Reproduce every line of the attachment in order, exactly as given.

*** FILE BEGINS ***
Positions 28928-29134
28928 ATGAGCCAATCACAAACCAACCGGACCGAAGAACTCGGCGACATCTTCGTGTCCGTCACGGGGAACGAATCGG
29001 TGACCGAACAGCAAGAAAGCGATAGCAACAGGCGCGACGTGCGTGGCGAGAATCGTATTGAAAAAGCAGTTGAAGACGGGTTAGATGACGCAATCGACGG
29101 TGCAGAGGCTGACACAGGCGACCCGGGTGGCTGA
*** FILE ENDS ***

Positions 28928-29134
28928 ATGAGCCAATCACAAACCAACCGGACCGAAGAACTCGGCGACATCTTCGTGTCCGTCACGGGGAACGAATCGG
29001 TGACCGAACAGCAAGAAAGCGATAGCAACAGGCGCGACGTGCGTGGCGAGAATCGTATTGAAAAAGCAGTTGAAGACGGGTTAGATGACGCAATCGACGG
29101 TGCAGAGGCTGACACAGGCGACCCGGGTGGCTGA